Let’s use an analogy to explain what I mean. Imagine you were playing a game of chess and your opponent openly stated that he wanted you to move your rook to a certain point on the board.
If your IQ was above room temperature, you would probably be suspicious that he wasn’t trying to help you win the game.
Well, the same thing happens in fiscal policy. I quoted the Hill newspaper last year when some Democrats admitted that their top political goal was to seduce the GOP into a tax increase.
The Democrats’ counter-strategy is a bit more subtle, but has essentially been to find ways to make it very uncomfortable for Republicans to maintain such a rigid anti-tax orthodoxy — to ultimately force Republicans to break their anti-tax pledges and badly splinter their party. That’s what the Buffett Rule is about; that why Dems insist they won’t dismantle the so-called “sequester” — big cuts to defense and even to Medicare — unless Republicans agree to tackle deficits in a balanced way, i.e. by supporting significant new tax revenues. The results have been mixed. They’ve won a small number of GOP votes here and there, and vulnerable members are nowadays more likely to trash or dismiss Grover Norquist in the press than they were last year. But at a very high level within the Democratic Party, there’s a recognition that breaking the GOP on taxes is an absolutely crucial strategic imperative for defending safety net programs over the long term.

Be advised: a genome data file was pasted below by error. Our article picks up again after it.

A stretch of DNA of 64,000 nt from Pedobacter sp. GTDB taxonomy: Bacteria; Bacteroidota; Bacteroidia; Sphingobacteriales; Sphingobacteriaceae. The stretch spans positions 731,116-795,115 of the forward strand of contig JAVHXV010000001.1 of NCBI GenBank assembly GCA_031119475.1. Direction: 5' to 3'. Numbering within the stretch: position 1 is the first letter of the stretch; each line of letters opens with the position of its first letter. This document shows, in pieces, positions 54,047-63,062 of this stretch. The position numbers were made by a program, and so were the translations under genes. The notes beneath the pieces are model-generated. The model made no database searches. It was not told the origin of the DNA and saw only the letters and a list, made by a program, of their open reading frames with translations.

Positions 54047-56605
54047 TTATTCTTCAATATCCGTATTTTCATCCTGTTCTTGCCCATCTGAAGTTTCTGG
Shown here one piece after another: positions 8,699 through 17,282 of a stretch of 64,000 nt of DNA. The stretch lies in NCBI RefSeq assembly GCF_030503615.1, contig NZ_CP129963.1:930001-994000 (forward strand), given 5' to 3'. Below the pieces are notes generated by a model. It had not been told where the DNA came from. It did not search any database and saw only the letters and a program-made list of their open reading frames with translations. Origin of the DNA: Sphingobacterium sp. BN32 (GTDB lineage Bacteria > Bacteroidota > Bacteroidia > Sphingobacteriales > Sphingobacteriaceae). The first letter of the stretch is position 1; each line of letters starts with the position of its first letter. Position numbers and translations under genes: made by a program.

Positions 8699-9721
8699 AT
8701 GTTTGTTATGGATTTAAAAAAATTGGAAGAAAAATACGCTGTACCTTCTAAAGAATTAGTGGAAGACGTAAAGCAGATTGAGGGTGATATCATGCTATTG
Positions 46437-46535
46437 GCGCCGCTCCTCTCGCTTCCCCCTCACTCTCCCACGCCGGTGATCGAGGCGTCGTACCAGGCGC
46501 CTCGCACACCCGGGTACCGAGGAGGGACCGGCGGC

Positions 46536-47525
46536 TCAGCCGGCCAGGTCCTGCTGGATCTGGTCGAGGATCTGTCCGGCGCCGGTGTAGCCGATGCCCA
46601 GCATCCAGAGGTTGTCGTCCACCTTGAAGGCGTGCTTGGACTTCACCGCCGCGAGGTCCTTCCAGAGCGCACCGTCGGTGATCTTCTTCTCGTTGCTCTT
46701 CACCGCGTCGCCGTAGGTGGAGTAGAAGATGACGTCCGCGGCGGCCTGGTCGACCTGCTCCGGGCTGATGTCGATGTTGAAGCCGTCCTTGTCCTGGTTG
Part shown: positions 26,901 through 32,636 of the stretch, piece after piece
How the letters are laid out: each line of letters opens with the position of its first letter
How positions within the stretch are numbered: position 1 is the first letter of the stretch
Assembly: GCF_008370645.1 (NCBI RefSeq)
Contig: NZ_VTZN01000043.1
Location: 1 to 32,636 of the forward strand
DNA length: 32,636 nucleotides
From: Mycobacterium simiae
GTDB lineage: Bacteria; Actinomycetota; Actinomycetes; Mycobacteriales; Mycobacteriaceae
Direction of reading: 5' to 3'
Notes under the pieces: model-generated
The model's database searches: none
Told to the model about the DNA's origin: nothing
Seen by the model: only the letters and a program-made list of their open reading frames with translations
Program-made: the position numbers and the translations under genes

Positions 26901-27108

That’s a pretty clear statement. We have folks on the left who say they want higher taxes both to prop up big government and to cause internal damage to the GOP.
So we’re now left with a rather strange puzzle. Why would any Republicans (most recently Sen. Lindsey Graham and Jeb Bush) want to help the Democrats achieve those goals?!?
Unless, of course, they’re motivated by a belief in bigger government (high likely) or a suicidal desire to harm their own electoral prospects (highly unlikely since even I don’t think GOPers are that stupid).
Many of us know that Obamacare will be very expensive and that supporters, aided and abetted by the Congressional Budget Office, deliberately low-balled the cost estimates.
I’ve also cited my Cato colleague Chris Edwards, who has made a more comprehensive (and well-documented) claim that government officials systematically lie about the cost of new projects.
Now we have a rather remarkable example of this fiscal prevarication from across the ocean.
In 2002, the British government estimated the cost of hosting the Olympic Games at $2.8 billion. Ten years later, the price has passed $15 billion and is still rising. When everything is added up — lost business, as many as 13,500 British soldiers patrolling the streets of London (more than are in Afghanistan) — the expenses may come to $38 billion.
Wow, cost overruns of somewhere between 500 percent and 1300 percent. That’s bad, even by government standards.
Though I imagine that moronic advocates of Keynesian economics will argue that the $15 billion-$38 billion is a form of stimulus that will percolate through the economy – conveniently forgetting that the money had to be taxed and borrowed from the private economy in the first place.
P.S. The top cartoon in this post is a good description of how government officials come up with their fiscal estimates.